Crossbenchers poised to join Coalition to axe Road Safety Remuneration Tribunal in Senate
The Federal Government appears to have the Senate numbers to abolish the Road Safety Remuneration Tribunal (RSRT), as crossbenchers vow to vote for the changes.
The Coalition is pushing to axe the RSRT when Parliament resumes next week, following the independent body's attempt to introduce new pay rates for truck drivers.
Some crossbenchers have urged the Government to give it priority over its bid to get the Australian Building and Construction Commission (ABCC) Bill through the Upper House.
Employees who drive for big fleets are already covered under an award rate system, and the Transport Workers' Union said contractors needed the new rate to compete and stay safe on the roads.
But so-called owner truck drivers have argued the obligation to charge clients more would force thousands out of business.
"These are the mums and dads of Australia who are begging the Government, who are begging the crossbench, so they are not put in a situation where they are literally selling their trucks over the next few weeks," Employment Minister Michaelia Cash said earlier.
Tasmanian Senator Jacqui Lambie has made it clear she will vote for the abolition of the tribunal.
"Before the ABCC legislation is voted on, I want this dealt with on Monday and so do the crossbenchers, so Michaelia Cash is in for a rude shock," Ms Lambie told AM.
"As long as she [Ms Cash] can get that message, that would be great.
"There would be myself and Nick Xenophon, John Madigan and, of course, Senator Lazarus.
"The only person that we're waiting on is an answer from Dio Wang."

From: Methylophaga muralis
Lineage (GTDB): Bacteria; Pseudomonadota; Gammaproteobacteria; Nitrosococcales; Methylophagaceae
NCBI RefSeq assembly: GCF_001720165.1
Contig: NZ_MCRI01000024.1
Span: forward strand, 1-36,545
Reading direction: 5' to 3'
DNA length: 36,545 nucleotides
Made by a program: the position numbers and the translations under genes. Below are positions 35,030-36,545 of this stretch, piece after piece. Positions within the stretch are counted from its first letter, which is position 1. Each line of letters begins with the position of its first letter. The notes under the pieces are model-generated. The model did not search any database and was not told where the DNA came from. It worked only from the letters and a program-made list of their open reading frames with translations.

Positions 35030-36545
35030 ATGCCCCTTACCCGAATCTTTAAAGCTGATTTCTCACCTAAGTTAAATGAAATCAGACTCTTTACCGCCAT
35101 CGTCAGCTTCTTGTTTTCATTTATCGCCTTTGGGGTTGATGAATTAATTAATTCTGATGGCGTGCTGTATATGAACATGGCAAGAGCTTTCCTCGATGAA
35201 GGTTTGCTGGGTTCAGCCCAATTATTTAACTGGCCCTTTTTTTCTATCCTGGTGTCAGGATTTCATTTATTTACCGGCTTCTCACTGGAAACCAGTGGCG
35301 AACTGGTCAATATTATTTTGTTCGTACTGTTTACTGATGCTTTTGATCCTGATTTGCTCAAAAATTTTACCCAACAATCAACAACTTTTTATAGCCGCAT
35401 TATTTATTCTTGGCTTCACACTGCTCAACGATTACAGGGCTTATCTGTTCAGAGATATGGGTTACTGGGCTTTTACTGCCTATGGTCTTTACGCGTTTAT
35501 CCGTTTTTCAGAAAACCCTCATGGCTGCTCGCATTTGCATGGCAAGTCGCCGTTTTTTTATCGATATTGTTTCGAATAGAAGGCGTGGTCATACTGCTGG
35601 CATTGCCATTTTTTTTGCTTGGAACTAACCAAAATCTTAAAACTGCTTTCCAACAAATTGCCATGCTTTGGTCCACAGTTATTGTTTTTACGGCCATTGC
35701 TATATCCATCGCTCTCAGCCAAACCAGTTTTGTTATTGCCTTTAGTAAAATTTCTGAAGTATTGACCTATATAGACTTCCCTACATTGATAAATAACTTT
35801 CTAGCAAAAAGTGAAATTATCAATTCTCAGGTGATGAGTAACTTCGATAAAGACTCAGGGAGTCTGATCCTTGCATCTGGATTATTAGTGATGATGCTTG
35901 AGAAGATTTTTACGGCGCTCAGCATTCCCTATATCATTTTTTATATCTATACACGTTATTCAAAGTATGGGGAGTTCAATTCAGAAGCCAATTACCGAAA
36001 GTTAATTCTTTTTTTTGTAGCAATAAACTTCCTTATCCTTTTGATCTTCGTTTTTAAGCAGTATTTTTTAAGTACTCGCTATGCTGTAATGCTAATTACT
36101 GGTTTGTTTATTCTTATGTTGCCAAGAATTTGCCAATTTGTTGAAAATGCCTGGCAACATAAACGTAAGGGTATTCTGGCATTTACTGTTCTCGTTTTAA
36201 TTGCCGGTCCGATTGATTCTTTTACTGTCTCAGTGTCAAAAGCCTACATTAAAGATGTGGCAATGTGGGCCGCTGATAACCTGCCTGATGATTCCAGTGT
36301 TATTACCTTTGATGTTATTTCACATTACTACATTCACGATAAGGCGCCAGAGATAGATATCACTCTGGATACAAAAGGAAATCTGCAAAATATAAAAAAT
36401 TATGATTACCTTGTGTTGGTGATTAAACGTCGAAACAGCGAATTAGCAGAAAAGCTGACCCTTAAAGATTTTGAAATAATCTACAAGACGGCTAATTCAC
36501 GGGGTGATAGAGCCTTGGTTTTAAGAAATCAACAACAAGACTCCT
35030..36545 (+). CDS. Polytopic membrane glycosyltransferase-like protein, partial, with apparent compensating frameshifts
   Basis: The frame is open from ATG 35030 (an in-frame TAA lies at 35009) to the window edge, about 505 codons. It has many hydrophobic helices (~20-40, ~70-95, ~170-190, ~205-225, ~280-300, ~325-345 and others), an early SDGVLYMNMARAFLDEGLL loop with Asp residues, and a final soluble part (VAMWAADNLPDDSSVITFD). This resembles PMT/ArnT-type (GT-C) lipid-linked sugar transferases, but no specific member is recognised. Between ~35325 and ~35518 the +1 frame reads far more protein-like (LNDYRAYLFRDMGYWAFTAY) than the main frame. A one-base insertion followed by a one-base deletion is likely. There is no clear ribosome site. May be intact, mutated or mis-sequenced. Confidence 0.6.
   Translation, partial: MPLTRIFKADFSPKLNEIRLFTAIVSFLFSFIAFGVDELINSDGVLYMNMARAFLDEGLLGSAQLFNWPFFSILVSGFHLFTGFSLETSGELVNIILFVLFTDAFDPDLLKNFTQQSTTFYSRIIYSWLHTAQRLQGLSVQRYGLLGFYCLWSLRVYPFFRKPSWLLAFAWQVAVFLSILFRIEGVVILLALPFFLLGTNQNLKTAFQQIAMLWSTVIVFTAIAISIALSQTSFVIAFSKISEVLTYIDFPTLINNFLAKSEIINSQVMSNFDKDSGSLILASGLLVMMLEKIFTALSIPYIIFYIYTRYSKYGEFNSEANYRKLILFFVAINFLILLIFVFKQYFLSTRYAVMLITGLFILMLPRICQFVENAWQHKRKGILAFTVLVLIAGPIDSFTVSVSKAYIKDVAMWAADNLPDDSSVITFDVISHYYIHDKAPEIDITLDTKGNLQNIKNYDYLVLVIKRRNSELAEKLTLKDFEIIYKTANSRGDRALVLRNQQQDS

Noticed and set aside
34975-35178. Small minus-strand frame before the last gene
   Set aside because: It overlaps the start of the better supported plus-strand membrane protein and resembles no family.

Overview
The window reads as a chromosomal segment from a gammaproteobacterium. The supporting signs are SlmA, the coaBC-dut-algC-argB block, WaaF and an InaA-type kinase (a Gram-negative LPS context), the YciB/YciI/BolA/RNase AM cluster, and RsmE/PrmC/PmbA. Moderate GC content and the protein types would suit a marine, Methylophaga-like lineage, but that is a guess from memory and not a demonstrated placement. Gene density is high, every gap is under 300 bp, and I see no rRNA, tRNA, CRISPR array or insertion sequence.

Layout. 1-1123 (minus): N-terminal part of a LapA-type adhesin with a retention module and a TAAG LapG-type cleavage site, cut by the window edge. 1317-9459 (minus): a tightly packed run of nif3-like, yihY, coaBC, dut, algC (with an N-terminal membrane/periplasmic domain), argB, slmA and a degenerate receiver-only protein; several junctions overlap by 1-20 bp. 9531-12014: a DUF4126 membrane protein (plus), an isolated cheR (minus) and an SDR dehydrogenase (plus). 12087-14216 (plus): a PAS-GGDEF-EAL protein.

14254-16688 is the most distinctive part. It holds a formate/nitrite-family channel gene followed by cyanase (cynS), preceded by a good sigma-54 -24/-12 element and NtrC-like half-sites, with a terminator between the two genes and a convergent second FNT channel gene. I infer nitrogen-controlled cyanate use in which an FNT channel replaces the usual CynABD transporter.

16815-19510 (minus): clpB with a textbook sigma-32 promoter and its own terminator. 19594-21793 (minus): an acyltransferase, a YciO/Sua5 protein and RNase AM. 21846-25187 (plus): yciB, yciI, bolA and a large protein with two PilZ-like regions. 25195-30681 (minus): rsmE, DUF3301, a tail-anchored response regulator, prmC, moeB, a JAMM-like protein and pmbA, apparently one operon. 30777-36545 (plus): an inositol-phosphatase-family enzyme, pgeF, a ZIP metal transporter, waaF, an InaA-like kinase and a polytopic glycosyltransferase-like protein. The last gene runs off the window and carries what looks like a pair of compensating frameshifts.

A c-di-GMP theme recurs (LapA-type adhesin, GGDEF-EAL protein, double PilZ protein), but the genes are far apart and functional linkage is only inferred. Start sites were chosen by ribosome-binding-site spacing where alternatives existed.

'We want money spent on road safety'
Senator Jacqui Lambie told the ABC's RN Drive program if the RSRT was abolished she wanted the National Heavy Vehicle Regulator's (NHVR) role expanded and funding and some staff passed over to the body.
Just 24 hours ago, Prime Minister Malcolm Turnbull said the Government may not have the numbers to abolish the tribunal.
The introduction of the new rates has already been delayed by a Federal Court injunction, with the Coalition planning to introduce legislation next week to delay it further.
Senator Wang told Sky News he was prepared to vote for the tribunal's abolition, provided the Government put the money saved into road safety.
"I'm inclined to support the abolition of the tribunal, but there is a secondary question that we need to also ask," he said.
"The Government indicated it would transfer the $4 million funding into the NHVR ... I want to be assured that will be spent on road safety."
Like Senator Lambie, independent Victorian Senator John Madigan also wants the RSRT bill to reach the Senate as soon as possible.
He said the Government needed a plan to ensure trucking industry concerns were not "swept under the rug" by abolishing the tribunal.
Senators David Leyonhelm and Bob Day have also confirmed they would vote in favour of the RSRT's abolition, leaving Senator Ricky Muir as the only crossbencher expected to vote against.
Source: ABC News